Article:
Discussion in 'Pekiti-Tirsia Kali' started by Beungood, Feb 16, 2009.
What is the purpose of the Seguidas? How do they fit or relate to the Abecedarios?
In the PTI curriculum, the conceptual framework surrounding the Seguidas is anchored primarily on range. Considering the words "segue" (transition) and "seguida' (bridge), much of the techniques therein deal with the idea of transitioning between ranges and the concerns associated with range.
In the first set, much of what is seen deals with transitioning from long range (unable to use the alive hand) and entering medium range (the alive hand must come into play with the closer proximity and the threat of a head strike).
In the second set, middle range is the flavor and attention is given to how to handle the opponent's alive hand coming into play.
In the third set, transitioning into close range intelligently and the associated close range finishers become the hallmarks. Much of what is taught in the realm of chokes is taught here.
Although there are prescribed techniques which make up the sets (which teach the practitioner the 'what', 'why' and 'hows' of the Seguidas), they are more designed as one model solution for a given problem in which the practitioner takes the said solution and attempts to discover what other 'problems' can be solved with this process/technique.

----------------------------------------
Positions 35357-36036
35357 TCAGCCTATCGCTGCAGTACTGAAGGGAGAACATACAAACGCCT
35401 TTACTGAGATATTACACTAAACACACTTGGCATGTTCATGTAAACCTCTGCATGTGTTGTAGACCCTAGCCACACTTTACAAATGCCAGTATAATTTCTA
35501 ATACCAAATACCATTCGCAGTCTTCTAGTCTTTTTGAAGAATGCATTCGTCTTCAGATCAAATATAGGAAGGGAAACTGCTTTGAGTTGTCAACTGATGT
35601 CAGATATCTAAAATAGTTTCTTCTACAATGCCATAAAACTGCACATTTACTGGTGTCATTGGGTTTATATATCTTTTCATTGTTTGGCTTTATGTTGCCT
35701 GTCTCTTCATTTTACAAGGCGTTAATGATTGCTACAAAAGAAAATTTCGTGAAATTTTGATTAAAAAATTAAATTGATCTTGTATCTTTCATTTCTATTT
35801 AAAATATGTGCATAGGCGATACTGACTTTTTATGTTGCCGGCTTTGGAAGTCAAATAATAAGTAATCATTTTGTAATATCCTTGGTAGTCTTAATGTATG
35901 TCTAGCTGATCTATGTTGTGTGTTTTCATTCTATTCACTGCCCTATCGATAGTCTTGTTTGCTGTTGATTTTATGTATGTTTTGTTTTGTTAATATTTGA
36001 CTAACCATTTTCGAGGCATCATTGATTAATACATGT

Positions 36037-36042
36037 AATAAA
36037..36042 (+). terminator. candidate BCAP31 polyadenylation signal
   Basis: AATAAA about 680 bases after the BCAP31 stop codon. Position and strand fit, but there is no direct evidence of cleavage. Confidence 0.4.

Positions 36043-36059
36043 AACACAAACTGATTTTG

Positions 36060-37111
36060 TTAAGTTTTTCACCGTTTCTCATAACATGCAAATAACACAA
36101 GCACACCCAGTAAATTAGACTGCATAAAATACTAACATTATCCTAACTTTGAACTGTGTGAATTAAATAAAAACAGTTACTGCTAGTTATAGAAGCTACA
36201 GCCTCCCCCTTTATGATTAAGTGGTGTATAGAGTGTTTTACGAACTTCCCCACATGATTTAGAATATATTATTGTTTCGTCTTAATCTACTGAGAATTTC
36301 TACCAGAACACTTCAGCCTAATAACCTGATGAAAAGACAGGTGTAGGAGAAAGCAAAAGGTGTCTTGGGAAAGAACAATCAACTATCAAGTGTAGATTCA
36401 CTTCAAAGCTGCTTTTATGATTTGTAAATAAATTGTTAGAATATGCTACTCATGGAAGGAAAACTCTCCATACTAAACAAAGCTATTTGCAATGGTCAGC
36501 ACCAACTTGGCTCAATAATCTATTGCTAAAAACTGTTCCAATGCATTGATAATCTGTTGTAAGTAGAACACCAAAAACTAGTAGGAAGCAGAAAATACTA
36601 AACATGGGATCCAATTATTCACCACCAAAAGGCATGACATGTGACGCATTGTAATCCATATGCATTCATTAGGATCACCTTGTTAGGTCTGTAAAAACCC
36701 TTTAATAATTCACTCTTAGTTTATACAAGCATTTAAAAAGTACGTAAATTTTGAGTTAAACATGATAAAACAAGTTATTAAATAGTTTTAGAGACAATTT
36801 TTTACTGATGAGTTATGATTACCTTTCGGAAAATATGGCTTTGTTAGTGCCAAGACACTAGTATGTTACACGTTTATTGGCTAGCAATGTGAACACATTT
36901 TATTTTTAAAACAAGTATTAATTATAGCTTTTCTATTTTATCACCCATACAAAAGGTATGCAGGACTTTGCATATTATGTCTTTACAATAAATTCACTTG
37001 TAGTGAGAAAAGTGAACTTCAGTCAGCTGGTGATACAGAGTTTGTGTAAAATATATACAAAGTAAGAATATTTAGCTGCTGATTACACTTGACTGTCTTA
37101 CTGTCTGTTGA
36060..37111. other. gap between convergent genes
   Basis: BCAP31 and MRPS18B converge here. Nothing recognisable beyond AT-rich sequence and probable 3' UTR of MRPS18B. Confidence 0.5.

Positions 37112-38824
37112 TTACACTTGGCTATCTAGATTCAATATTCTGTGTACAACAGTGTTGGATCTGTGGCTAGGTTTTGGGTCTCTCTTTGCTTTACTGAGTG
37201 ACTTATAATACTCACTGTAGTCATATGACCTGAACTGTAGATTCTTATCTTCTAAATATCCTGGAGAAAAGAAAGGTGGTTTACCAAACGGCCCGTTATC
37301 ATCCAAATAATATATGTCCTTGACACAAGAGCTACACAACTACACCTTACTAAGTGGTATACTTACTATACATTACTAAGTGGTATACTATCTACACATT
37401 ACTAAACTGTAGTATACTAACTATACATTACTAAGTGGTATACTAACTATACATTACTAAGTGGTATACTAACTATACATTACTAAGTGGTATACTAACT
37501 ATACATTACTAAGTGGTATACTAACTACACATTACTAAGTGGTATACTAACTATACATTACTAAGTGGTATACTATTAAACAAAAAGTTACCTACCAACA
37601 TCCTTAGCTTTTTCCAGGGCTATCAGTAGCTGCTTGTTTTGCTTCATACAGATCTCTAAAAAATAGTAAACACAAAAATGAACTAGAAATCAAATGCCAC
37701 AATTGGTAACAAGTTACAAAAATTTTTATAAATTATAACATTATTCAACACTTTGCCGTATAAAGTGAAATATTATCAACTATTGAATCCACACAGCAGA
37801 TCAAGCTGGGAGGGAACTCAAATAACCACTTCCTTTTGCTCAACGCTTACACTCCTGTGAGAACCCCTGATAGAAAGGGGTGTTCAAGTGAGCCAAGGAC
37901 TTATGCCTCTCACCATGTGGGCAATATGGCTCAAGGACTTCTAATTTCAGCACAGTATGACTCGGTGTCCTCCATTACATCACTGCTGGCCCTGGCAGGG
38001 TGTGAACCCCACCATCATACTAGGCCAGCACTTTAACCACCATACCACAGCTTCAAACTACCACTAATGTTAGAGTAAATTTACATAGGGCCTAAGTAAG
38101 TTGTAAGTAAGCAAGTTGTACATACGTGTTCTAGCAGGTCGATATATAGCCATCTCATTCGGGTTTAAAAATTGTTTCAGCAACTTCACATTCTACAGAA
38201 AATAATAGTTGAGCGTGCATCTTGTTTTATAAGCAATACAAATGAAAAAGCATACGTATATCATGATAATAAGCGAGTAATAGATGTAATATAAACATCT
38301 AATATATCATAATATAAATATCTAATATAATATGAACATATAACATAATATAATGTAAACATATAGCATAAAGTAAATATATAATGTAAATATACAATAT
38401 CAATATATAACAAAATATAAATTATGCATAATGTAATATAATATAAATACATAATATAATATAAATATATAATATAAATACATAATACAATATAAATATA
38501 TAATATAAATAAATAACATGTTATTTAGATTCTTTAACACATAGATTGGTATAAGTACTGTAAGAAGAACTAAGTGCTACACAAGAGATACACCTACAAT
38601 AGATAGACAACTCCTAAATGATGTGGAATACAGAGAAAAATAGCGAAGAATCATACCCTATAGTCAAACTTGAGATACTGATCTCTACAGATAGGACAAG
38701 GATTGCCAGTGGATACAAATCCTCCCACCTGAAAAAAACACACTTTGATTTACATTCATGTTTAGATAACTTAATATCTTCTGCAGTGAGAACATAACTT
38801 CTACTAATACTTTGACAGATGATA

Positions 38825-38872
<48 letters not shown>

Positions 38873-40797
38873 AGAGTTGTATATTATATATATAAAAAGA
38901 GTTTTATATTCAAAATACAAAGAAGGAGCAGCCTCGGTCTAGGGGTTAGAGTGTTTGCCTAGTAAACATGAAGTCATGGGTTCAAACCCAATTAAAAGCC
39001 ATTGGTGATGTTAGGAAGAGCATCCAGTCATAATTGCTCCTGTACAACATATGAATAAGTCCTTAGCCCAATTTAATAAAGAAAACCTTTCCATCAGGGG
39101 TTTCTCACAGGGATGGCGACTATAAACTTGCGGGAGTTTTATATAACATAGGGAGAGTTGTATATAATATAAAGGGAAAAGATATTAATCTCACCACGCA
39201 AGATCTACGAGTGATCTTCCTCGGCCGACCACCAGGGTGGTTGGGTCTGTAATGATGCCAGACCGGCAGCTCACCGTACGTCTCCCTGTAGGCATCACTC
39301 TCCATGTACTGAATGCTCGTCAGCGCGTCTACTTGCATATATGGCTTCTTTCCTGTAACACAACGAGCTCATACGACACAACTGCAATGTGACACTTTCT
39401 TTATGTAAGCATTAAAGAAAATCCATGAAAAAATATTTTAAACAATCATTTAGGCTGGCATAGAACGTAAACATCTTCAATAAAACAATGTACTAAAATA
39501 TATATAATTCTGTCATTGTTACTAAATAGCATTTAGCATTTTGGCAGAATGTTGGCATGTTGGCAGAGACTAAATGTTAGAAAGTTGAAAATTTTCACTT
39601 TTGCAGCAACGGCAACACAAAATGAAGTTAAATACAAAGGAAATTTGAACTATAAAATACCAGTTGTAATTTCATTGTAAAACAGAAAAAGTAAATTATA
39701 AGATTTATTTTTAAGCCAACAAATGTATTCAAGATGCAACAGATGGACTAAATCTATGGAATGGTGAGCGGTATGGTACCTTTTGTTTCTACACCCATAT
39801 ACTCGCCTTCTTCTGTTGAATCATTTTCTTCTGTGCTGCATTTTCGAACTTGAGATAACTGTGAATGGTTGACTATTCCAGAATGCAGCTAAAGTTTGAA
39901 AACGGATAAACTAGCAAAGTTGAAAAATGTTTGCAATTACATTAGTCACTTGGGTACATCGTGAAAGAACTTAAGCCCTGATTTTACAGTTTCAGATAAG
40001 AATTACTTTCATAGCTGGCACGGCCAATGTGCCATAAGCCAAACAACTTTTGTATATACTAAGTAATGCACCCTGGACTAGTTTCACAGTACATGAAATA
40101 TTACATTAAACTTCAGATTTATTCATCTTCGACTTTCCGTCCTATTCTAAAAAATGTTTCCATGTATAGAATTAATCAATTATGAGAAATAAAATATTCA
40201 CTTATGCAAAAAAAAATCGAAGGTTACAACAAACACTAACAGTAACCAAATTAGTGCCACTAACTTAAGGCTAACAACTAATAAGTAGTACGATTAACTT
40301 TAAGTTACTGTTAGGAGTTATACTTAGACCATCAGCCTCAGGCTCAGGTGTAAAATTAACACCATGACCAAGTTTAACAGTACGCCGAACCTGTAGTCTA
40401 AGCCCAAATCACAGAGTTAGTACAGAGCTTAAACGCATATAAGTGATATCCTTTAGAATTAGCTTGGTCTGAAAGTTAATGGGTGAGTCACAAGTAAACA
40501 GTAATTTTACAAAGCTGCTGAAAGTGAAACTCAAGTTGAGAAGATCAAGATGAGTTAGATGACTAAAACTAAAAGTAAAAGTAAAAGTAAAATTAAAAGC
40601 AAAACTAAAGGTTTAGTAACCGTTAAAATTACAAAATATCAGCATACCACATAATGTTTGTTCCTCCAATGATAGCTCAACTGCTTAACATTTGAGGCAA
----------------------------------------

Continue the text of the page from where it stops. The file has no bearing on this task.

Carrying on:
As far as their relationship to the Abecedarios, the Abecedarios are more of a "how can I hit this given target for maximum effect" thing, where the Seguidas are using some of the components of the Abecedarios and placing them in scenarios in which the opponent is an "unwilling target" and the practitioner now has to use a smaller space and guile to break into the desired range.
I'm sure there are other practitioners out there with additional spins on the subject.
I hope this is helpful.
Jack A. Latorre
You'll find a clip of me running through the first set of seguidas on my YouTube channel.
To view the clip go to:
I start doing seguidas about the 4 minute mark, when I am wearing a suit and tie.
You'll find the first set of the Abcedario here:
Tuhon Bill McGrath
Separate names with a comma.